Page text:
Bentonville, Arkansas, is home to Walmart’s headquarters. It’s also a town in which the Walton Family Foundation works like a parallel state, creating a kind of twenty-first-century company town. https://t.co/qOMCrXQkdN
— Jacobin (@jacobinmag) March 27, 2021
Jacobin, the magazine that gives socialist perspectives on politics, economics and culture, has an interesting article on Bentonville, the Walmart/Walton company town.
The article is, for one, a fairly comprehensive catalog of the ways the Walton fortune has been put to work making Bentonville a more attractive place to live. (It could stand to delve more into how the progressive gloss on the town has failed to bring a similar change in the politics of the area’s elected representatives.)
The theme is critical:
The Waltons are using their charity, the Walton Family Foundation (WFF) to bankroll the conversion of small-town Bentonville into a playground for Walmart’s management class and supply chain vendors, with expansion of the arts, foodie culture, education, transportation, and mental and physical health associated with the consumption norms of a professional-class labor force.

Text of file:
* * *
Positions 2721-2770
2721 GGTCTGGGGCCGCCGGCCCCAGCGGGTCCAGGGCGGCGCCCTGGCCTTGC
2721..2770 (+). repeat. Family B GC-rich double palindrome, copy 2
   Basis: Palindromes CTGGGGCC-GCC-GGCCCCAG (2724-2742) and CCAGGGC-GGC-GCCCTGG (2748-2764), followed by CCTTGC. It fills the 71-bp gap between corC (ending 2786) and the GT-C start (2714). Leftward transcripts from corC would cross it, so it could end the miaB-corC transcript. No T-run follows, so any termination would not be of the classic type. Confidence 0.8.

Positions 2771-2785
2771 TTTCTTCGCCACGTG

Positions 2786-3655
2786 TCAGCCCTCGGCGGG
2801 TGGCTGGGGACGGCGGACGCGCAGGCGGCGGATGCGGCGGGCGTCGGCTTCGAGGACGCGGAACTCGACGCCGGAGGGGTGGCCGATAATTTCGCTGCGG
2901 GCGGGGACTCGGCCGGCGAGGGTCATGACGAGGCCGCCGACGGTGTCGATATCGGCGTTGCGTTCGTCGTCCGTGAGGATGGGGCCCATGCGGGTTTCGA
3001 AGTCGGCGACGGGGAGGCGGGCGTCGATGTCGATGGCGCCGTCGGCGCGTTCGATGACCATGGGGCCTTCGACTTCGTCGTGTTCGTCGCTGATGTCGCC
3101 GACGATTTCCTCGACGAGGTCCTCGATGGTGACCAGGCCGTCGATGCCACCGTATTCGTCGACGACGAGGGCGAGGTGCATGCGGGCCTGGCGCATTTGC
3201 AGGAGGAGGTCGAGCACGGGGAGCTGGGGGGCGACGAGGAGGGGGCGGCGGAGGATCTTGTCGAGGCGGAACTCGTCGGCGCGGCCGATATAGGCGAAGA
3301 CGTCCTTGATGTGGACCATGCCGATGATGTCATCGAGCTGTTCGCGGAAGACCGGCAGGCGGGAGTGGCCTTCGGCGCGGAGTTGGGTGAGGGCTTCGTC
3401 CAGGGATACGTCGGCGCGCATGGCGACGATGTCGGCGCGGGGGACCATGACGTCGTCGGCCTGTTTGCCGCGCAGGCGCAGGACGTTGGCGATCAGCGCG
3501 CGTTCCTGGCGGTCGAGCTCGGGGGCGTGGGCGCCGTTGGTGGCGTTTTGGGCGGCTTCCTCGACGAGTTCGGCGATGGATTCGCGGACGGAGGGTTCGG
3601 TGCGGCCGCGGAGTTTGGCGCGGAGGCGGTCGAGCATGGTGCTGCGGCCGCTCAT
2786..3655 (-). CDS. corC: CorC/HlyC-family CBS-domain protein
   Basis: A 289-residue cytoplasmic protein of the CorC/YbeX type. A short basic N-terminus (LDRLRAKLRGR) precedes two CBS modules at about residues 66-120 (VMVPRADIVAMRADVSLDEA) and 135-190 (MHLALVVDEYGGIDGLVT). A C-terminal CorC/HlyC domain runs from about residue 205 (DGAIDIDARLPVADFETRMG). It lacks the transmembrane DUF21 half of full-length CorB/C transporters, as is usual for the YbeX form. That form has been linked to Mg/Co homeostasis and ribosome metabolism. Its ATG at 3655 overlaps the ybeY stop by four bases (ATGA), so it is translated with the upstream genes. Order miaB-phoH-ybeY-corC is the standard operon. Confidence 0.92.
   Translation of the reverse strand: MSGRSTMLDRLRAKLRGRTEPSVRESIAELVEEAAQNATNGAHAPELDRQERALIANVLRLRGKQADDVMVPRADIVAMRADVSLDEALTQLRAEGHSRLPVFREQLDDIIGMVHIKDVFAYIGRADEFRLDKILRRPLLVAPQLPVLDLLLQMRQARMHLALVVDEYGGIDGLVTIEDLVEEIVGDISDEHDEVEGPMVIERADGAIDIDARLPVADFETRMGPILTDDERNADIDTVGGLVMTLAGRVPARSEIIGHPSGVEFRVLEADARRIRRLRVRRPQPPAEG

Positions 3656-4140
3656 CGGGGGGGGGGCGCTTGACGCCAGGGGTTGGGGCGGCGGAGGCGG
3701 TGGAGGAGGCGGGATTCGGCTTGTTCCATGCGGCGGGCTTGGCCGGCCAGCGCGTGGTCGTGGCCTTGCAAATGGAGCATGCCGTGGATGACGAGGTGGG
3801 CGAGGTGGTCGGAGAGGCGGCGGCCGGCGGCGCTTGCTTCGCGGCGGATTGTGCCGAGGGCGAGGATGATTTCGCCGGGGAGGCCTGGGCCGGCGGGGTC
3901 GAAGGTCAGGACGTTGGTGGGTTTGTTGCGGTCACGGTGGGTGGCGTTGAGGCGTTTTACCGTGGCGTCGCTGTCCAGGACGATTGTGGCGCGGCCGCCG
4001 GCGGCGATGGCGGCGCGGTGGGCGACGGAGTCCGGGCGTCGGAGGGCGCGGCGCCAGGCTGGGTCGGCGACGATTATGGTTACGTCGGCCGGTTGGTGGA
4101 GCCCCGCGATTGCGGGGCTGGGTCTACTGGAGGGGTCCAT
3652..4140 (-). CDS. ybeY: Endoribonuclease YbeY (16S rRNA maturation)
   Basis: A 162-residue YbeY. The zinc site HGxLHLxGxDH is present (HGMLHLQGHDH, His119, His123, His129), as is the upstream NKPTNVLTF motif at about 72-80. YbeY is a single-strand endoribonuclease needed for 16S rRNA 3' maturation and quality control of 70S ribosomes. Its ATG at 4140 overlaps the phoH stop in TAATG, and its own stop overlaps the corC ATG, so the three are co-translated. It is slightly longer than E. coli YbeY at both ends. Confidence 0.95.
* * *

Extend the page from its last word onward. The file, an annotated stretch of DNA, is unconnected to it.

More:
The WFF presents itself as an altruistic, philanthropic charity dedicated to the well-being of the wider Northwest Arkansas (NWA) region. But the foundation’s self-appointed role of NWA’s regional developer actually functions as a three-pronged accumulation strategy for the Walton family. The WFF serves as a tax shelter in which the Walton family stashes its financial largesse to avoid paying Uncle Sam. In turn, the Foundation uses the Waltons’ sheltered fortune to finance public improvement projects that are intended to attract skilled workers to Walmart headquarters region as it shifts to e-commerce retailing. Then, as Bentonville develops economically, the Walton family is well-positioned to capture rents that flow into the region as a consequence of the Foundation’s efforts to make the place a more appealing location to do business.
The Waltons have deployed their charitable foundation to exploit Bentonville’s willingness to trade democratic control over planning and decision-making for access to Walton capital. In this twenty-first-century take on the company town, WFF’s philanthropic urbanism scales up private control over urban governance structures from the piecemeal public-private partnership model of early neoliberal urban privatization efforts to one that is more all-encompassing — portending a dystopian urban future in which a corporation’s philanthropic arm has the ability to remake an entire metro area according to that corporation’s whims.
Agree or disagree, there are many details of interest developed by writer Stephanie Farmer, whose mother lives in Bentonville. Politics. Planning. Tax law. Wealth. And more.